TUPELO • With the COVID-19 virus continuing the spread throughout the country and the state, the All-America city’s utility company is temporarily suspending all utility disconnections related to nonpayment issues.
Johnny Timmons, the director of Tupelo Water and Light, told the Daily Journal in a telephone interview that the municipal-owned company is suspending disconnections for customers until further notice.
“We are also asking customers to refrain from coming to the office for payment, and we’re wanting them to use our drive-thru window,” Timmons said. “Customers can make payments by mail, online or through a toll free number.”
Tupelo Water and Light customers can pay through the city’s website at tupeloms.gov and call the toll free number listed on utility bills. Additionally, Timmons said customers can call 841-6470 for assistance with payment during this time, and the phone line will be monitored by a Water and Light employee.
Water and Light customers are still encouraged to pay their utility bills if they are able, and they will still be responsible for their utility usage. But their utilities will not be disconnected during this time if they are unable to pay.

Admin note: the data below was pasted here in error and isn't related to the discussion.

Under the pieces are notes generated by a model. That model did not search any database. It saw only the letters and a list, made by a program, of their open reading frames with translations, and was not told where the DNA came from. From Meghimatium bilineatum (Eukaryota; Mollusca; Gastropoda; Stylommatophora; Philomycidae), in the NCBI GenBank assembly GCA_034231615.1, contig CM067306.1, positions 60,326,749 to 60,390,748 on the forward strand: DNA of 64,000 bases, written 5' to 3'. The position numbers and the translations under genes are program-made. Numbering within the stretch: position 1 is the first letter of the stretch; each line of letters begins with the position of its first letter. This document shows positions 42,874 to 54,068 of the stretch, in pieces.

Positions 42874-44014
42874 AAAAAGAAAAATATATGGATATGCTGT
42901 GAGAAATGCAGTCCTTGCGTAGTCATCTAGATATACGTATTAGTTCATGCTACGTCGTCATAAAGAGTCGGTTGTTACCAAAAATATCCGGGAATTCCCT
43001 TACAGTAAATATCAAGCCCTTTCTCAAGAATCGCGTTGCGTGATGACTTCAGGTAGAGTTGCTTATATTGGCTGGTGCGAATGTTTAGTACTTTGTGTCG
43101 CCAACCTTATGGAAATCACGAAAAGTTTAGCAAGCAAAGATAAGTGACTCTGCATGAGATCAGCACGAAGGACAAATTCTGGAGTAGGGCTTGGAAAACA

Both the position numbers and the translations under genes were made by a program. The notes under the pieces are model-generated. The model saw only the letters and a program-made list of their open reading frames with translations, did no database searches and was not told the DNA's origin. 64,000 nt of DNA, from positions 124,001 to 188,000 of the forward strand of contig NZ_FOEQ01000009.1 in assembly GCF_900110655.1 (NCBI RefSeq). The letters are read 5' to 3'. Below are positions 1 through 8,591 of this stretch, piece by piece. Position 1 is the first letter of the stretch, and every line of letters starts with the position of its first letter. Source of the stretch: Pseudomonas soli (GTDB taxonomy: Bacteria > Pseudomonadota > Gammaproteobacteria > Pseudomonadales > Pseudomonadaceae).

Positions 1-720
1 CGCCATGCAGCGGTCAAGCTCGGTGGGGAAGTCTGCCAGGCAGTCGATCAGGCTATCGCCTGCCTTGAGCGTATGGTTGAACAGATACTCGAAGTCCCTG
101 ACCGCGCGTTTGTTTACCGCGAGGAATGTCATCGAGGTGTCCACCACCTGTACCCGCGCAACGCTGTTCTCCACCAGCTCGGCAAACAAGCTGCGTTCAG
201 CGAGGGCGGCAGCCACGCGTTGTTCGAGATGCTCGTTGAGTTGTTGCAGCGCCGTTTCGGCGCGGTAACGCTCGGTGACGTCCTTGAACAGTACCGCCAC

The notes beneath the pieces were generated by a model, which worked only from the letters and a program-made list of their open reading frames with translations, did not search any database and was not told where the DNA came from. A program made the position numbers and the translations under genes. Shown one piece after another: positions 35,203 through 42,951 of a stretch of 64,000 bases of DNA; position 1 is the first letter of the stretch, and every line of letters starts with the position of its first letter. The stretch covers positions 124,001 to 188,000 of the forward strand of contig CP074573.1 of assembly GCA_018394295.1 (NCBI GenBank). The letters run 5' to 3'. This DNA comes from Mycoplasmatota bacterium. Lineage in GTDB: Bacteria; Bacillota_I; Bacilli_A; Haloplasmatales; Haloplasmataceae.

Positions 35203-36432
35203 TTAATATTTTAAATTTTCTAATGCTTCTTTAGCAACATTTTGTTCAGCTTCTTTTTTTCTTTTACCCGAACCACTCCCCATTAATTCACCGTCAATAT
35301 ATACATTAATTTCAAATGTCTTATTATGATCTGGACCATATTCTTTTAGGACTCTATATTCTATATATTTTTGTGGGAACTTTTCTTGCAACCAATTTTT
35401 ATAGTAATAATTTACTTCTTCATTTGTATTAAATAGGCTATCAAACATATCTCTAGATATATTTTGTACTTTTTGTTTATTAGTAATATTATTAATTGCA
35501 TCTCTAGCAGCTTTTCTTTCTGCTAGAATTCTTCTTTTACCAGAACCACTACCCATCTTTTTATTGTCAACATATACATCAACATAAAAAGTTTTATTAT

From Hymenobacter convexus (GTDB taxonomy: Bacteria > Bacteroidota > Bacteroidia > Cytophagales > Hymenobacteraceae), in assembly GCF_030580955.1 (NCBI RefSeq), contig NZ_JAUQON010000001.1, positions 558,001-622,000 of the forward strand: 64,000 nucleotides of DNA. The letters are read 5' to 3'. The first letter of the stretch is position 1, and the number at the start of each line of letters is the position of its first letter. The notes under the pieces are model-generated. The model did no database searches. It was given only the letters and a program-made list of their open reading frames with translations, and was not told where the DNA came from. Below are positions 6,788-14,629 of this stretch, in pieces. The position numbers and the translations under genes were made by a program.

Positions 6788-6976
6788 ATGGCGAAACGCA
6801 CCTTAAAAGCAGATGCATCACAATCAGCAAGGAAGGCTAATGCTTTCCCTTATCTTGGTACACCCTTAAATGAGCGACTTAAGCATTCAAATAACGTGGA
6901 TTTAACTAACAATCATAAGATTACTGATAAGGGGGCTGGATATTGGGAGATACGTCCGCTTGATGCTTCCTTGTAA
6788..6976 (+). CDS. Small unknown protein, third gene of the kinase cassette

The Mississippi Public Service Commission also voted in an emergency meeting on Sunday to temporarily suspend all utility companies from disconnecting utility services. Municipal-owned companies, such as Tupelo Water and Light, are not within the PSC’s jurisdiction. However, the commission requested all municipal-owned utility companies suspend disconnections.
The restriction by the PSC went into effect Sunday, will be in place until approximately the middle of May. The order will apply to all water, sewer, electricity and gas services.
Presley also said customers will still owe for their usage and are encouraged to continue paying during this period, Presley previously told the Daily Journal.
“We encourage customers to continue to pay their bill as normal, but this prohibits shutoffs for anyone who does not have the ability to pay during this time,” Presley previously said. “We do not take this type of action lightly, but we are taking it at the recommendation of the Health Department and (the Mississippi Emergency Management Agency).”
Government officials and utility directors both said they are continuing to monitor the spread of the virus and will reassess utility suspensions at a later date.